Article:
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Discussion Starter · #1 ·
Hey guys, I am new to the forum and just want to get some opinions on new a new tow vehicle. My wife and I have a 2011 27.5 ft dutchmen that we towed last season using my Honda ridge line ! I know it is not a good idea with the trailer weighing in at 4600lbs with the towing capacity on the truck of 5000lbs. So needless to say we are looking for a different tow vehicle. I drive 130 I'm a day to work ( not towing) so i don't want the gas mileage to be too bad. I was thinking a 1500 gmc , but have also toted around with the idea of a tahoe or suburban since we have the two kids and dog along with us. Things get a little tight in the current truck.

we only plan to tow the trailer 2500km a yr or so. So i can't really justify paying for diesel for all the time that i am not towing.

Any opinions would be appreciated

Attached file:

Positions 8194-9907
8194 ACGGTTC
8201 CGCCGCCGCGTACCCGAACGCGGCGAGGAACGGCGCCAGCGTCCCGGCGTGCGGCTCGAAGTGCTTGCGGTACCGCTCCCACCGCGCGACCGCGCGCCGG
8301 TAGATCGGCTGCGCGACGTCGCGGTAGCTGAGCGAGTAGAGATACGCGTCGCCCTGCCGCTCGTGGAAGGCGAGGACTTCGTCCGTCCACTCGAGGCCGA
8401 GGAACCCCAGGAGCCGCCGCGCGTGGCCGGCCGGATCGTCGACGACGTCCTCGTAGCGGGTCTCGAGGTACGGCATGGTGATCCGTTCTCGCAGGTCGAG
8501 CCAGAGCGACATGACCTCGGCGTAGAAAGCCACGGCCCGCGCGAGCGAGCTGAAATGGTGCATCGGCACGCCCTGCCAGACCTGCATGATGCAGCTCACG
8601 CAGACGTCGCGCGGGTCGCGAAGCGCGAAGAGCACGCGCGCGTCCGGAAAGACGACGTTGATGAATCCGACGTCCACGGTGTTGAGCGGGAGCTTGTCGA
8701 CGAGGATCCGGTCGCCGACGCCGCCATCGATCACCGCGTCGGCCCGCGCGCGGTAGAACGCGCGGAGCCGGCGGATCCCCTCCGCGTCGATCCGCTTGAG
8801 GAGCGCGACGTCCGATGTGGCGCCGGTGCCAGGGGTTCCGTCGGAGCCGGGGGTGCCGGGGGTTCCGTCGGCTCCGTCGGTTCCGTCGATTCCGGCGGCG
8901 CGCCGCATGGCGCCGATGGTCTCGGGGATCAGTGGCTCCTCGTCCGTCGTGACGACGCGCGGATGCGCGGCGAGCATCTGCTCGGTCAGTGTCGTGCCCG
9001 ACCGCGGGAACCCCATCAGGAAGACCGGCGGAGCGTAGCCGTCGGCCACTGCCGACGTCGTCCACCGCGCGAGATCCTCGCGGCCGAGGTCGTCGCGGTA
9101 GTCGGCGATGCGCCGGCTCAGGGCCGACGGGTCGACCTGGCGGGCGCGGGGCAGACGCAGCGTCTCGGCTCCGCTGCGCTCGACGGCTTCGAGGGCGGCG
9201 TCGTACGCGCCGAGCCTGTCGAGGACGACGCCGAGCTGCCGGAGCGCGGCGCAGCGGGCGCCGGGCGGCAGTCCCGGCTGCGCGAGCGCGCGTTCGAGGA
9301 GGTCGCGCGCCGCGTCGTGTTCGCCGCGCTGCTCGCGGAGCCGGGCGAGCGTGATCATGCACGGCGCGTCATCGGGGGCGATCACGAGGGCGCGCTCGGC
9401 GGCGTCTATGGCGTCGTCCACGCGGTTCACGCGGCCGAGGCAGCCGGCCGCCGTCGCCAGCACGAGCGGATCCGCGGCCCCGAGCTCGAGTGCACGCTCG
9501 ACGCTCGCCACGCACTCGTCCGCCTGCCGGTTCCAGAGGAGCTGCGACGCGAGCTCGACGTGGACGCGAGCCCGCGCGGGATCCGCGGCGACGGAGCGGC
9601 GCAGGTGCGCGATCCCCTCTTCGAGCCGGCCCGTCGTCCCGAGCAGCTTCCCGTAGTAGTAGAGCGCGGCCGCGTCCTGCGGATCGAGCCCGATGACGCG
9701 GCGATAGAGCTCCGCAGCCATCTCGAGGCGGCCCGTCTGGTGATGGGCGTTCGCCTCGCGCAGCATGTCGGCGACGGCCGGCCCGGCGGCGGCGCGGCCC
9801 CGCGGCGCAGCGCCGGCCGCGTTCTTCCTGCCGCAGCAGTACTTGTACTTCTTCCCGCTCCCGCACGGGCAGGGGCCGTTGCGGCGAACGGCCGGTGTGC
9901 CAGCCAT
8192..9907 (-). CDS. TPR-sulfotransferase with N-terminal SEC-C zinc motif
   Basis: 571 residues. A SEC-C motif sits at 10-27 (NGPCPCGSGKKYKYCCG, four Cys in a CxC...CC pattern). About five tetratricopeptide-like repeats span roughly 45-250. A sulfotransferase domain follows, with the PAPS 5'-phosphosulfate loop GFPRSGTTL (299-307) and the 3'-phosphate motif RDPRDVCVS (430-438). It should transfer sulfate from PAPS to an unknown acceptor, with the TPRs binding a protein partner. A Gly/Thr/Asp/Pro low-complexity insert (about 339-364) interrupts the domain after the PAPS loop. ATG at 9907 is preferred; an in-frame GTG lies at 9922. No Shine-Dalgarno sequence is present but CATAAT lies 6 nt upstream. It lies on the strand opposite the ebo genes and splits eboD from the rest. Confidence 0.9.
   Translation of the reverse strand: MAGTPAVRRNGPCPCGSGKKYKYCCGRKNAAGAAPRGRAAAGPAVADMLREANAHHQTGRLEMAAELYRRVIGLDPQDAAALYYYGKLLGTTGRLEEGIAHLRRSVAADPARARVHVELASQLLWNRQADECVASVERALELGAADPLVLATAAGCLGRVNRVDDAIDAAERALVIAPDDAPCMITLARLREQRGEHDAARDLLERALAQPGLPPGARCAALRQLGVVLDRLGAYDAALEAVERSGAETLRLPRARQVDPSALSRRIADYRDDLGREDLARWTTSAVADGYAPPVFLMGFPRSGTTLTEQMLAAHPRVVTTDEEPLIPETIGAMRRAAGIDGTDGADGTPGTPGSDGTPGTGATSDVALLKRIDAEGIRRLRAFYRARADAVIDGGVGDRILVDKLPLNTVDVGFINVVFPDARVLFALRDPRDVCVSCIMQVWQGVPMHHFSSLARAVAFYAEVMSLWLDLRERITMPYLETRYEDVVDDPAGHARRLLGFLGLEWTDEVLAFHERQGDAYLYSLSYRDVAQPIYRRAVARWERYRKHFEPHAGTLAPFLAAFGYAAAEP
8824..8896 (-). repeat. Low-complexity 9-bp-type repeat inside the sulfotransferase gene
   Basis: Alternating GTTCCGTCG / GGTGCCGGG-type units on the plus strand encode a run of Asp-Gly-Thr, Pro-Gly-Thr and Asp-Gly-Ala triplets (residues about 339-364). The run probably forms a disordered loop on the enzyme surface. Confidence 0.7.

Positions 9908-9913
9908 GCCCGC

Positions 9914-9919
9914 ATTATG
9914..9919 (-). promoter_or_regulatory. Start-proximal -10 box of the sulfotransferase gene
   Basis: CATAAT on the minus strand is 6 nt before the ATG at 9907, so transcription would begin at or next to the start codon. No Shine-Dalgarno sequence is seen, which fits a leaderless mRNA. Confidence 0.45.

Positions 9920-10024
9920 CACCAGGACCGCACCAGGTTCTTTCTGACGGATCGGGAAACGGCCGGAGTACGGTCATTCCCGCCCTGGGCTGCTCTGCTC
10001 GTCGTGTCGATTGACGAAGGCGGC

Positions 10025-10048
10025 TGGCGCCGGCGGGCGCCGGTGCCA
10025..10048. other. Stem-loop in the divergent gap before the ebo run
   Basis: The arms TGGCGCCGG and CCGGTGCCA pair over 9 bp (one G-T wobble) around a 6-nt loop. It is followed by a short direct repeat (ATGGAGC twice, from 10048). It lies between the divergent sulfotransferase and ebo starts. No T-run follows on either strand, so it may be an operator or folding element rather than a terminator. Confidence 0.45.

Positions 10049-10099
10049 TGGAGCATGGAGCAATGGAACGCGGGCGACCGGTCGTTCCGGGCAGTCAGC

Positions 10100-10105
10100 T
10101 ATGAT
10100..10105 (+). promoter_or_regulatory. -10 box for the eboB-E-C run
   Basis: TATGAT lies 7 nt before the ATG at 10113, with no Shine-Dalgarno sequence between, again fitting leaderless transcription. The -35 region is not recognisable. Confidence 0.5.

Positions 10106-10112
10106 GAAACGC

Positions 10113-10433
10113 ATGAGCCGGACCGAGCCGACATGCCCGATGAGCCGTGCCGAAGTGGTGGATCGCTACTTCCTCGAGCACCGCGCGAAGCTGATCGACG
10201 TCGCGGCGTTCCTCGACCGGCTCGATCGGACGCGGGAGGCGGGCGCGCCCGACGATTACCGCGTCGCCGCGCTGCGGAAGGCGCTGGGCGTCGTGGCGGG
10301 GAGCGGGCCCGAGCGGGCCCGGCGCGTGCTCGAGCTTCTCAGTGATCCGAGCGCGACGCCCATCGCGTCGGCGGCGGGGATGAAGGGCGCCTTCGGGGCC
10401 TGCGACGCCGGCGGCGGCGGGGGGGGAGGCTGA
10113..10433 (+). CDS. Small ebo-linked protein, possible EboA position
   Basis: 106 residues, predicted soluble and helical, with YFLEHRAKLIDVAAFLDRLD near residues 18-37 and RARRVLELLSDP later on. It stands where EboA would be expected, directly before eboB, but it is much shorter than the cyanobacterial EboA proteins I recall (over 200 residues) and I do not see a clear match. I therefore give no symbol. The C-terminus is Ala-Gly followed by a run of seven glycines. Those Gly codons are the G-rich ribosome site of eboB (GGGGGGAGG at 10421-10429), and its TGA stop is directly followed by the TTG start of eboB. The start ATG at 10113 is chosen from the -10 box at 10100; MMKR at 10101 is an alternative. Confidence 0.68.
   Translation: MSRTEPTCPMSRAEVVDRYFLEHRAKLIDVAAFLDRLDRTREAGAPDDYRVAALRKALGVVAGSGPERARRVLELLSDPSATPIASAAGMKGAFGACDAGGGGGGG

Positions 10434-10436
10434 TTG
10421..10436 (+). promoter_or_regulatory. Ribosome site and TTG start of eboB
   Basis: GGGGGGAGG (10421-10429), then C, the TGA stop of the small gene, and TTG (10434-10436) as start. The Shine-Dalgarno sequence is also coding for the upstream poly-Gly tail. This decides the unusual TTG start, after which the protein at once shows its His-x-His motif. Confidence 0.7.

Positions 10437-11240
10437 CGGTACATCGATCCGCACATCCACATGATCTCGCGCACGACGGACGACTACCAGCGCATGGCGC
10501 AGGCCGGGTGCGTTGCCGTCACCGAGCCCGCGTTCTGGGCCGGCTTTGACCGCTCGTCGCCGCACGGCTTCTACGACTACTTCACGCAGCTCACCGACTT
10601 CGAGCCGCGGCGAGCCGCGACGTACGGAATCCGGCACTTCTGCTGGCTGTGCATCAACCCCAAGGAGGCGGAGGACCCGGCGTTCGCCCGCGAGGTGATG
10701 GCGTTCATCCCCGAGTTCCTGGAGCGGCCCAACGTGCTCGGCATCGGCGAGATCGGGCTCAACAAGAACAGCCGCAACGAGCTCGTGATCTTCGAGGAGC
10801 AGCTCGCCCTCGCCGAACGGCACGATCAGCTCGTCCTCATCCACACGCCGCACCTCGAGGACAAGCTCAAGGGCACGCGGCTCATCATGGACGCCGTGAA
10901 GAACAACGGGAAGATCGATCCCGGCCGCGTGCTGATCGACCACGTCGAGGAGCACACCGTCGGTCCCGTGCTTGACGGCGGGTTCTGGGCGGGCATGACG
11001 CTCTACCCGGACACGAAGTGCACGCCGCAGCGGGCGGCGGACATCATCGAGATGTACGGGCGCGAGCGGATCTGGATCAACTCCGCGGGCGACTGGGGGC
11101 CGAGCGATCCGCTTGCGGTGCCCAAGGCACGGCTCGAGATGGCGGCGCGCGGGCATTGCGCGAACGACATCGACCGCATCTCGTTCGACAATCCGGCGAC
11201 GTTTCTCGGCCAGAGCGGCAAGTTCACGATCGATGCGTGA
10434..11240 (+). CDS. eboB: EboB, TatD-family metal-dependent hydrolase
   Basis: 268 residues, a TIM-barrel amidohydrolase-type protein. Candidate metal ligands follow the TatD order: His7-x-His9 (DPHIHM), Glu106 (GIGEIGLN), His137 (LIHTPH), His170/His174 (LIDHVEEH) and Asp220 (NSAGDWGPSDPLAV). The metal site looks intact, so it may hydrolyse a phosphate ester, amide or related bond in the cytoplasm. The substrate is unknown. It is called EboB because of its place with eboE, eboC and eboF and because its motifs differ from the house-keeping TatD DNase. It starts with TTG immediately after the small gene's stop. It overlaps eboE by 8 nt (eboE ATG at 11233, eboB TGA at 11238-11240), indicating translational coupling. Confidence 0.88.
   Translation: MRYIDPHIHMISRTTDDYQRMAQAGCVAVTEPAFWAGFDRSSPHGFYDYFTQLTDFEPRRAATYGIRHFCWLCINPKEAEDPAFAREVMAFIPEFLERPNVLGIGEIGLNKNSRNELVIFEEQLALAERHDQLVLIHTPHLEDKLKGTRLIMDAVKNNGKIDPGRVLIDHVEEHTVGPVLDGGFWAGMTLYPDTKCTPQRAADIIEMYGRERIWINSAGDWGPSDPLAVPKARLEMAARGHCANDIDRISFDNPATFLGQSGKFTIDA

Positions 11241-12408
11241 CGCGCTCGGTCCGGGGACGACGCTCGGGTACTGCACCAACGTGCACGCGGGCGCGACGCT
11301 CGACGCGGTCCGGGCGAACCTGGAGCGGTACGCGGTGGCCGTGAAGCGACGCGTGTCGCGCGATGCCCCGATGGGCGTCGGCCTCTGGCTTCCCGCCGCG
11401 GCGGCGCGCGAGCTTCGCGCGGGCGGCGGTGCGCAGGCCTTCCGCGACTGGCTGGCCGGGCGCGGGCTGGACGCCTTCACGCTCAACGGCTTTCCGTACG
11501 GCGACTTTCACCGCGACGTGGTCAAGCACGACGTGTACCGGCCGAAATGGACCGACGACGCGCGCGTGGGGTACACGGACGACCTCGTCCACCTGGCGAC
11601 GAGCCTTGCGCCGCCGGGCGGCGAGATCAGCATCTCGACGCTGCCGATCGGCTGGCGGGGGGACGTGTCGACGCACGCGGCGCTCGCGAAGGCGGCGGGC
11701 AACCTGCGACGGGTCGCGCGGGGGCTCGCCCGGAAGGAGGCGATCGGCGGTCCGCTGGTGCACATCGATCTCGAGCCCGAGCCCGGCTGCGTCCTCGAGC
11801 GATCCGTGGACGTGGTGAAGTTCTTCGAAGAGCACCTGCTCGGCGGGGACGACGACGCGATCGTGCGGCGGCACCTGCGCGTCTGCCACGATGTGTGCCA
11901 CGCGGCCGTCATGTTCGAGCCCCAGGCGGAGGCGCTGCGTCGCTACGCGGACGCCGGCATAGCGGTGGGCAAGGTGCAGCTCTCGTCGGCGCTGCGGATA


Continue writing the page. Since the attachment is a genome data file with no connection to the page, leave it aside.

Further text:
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A 1/4 ton truck with a gas engine should do well... You mentioned a Chevy/GMC 1500, there's also a the Toyota Tundra, Ford F-150 and Dodge 1500 that easily satisfy the load rating you are looking for. Get the crew cab for that extra room, then realize that what you put in the truck can affect the tow rating.

I agree the Honda Ridgeline is a stretch, mostly because I'm not sure you have considered all your combination of weight ratings you have to worry about and you only have 400 lbs of margin that I am sure you are over by the time you load up the Honda with gear, people and cargo. Most don't realize the tow rating gets severely impacted by what's in the tow vehicle.

If you need some help understanding how this works, send me a message. I am a great proponent that ANYONE with a trailer must know these facts and that it's NOT just a tow rating to worry about. There are more than a dozen to consider.
 

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Discussion Starter · #3 ·